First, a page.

Screen shot of Un-Mouse v0.01, released August 2002
The Un-Mouse enables a user to control the cursor without
touching any equipment, interfacing instead via a video camera
(like a webcam) attached to a computer. The program tracks a user's
moving hand, and moves it.
The Un-Mouse is free for your personal use, though you cannot
distribute it to others.
- Java 1.3 or later, plus the Java Media Framework libraries from
- An installed webcam or other video device.
No guarantees on what will work here. The program was developed using
a Video Blaster Webcam Plus, from Creative Labs, but it should work
on a wide variety of cameras.
Install the Un-Mouse!
How it works
The research paper explains the
project in detail (and I'll post it real soon now),
but it basically works in four steps.
- The program maintains a 20x20 ``search box,'' in which it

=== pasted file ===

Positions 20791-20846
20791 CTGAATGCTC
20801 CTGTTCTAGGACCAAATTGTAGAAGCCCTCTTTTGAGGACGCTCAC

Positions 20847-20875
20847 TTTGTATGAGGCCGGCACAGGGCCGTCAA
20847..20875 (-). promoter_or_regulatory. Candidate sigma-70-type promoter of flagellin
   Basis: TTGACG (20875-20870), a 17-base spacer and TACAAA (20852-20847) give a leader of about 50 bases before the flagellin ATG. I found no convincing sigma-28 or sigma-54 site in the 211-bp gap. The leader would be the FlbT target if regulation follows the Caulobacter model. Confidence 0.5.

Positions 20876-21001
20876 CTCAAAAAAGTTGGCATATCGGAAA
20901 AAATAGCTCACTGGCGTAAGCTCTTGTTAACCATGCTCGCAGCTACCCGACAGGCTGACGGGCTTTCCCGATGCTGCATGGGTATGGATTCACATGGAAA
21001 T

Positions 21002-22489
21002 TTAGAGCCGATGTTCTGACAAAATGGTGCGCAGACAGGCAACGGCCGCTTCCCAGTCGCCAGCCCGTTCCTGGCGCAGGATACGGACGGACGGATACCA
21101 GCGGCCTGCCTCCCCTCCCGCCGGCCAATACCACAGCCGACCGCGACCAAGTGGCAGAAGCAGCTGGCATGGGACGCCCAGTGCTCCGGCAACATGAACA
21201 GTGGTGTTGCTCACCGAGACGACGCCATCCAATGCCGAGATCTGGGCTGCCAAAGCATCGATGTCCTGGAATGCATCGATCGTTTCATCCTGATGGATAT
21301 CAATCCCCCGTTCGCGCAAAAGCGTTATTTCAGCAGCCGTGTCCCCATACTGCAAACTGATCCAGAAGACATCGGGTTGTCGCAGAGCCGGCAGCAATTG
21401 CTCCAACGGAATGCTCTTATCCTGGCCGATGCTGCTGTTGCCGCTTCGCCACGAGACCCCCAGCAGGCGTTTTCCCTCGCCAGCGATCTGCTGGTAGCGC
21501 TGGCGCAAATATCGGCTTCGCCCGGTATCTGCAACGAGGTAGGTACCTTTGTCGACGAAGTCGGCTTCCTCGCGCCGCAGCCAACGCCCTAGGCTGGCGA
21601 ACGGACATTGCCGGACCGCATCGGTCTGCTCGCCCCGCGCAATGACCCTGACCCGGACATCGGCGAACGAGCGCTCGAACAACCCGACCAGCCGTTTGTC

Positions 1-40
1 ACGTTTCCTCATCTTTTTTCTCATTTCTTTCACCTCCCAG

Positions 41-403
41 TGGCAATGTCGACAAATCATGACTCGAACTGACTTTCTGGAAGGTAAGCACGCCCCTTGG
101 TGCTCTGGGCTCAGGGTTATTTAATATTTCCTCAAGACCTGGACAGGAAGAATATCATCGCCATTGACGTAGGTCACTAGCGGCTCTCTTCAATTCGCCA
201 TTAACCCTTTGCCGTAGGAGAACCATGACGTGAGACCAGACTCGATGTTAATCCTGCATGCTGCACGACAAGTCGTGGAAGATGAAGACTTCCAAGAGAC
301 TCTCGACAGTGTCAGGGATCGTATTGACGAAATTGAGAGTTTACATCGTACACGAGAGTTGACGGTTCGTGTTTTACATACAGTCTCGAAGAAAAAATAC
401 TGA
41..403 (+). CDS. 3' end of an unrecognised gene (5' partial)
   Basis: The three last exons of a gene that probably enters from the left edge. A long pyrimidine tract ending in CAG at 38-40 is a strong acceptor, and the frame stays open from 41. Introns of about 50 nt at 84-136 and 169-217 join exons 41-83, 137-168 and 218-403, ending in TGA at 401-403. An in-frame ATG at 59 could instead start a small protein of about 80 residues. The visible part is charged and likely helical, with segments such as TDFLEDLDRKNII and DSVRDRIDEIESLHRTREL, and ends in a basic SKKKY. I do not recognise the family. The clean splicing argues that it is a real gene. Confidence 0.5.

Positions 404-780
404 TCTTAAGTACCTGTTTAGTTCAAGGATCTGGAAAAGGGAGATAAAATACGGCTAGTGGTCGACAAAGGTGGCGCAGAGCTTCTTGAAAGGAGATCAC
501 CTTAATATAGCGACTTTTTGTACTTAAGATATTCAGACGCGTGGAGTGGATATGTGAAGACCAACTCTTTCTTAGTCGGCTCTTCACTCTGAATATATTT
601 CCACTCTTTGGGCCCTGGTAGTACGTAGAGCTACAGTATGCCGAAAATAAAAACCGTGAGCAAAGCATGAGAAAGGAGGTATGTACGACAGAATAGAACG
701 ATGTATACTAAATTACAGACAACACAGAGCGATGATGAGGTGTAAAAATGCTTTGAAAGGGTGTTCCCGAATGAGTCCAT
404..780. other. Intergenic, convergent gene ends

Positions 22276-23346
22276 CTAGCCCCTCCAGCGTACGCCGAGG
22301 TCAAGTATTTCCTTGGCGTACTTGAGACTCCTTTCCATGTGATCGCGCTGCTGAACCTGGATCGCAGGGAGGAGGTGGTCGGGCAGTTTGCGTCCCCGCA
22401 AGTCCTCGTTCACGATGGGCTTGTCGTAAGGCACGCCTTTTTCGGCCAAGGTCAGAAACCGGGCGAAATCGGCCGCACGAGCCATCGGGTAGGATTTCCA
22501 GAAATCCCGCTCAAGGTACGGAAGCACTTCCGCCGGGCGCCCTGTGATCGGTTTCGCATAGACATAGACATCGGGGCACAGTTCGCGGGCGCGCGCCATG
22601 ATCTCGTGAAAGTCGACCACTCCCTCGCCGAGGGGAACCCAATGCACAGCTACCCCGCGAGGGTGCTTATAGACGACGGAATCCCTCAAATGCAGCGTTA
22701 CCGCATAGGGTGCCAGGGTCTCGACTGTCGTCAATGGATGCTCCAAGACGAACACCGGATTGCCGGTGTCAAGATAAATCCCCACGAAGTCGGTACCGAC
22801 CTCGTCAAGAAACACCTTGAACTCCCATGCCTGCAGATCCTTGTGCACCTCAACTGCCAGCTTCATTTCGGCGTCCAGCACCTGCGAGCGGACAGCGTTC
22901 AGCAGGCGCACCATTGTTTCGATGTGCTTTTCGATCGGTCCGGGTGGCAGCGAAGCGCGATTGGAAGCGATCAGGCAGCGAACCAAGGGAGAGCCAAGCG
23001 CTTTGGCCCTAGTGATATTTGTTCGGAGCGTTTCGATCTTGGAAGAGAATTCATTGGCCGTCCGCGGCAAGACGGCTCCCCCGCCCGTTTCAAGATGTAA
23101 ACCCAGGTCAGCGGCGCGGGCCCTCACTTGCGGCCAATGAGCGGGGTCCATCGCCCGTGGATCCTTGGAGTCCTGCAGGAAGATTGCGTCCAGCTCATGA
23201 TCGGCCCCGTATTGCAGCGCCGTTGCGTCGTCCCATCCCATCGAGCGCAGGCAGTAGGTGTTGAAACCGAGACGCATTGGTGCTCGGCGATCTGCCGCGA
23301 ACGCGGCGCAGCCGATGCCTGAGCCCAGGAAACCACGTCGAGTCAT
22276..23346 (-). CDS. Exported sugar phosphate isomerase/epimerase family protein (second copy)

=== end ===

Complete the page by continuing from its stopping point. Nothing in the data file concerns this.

assumes the hand is present. It displays the video picture to the
user, with the search box displayed. Thus, if the hand exits the
search box, the user will know where to ``grab'' it again.
- Each video frame, the program looks for motion by subtracting the
color values in the search box from the previous frame. It does
some localized averaging to reduce noise.
- The program finds the center of motion by
averaging the x- and y-coordinates of the
pixels displaying motion. In
averaging, it weights the top half of the search box more heavily in
order to emphasize the fingers over the arm.
- The program centers the search box on this center of motion. To
place the mouse cursor on the screen, it uses a moving average of
the search box location over time.
About the authors
The cantTouch(this) team
|Top row:||Ben Macadangdang, Sera Thornton, Sage
Bowser, Dawn Wheeler|
|Middle row:||Carl Burch, Ray He, Jon Martin, Keith
|Bottom row:||P Matt Jennings|
The Un-Mouse originated as a team research project
at the 2002 Pennsylvania Governor's School for the Sciences,
an intensive summer science program for talented high school seniors.
Supervised by Carl Burch, and led by P Matt Jennings and Keith
Mathers, the six students developed the algorithms used by the
Un-Mouse and produced the initial program. Carl Burch polished the
program up and produced this Web page for release of the software.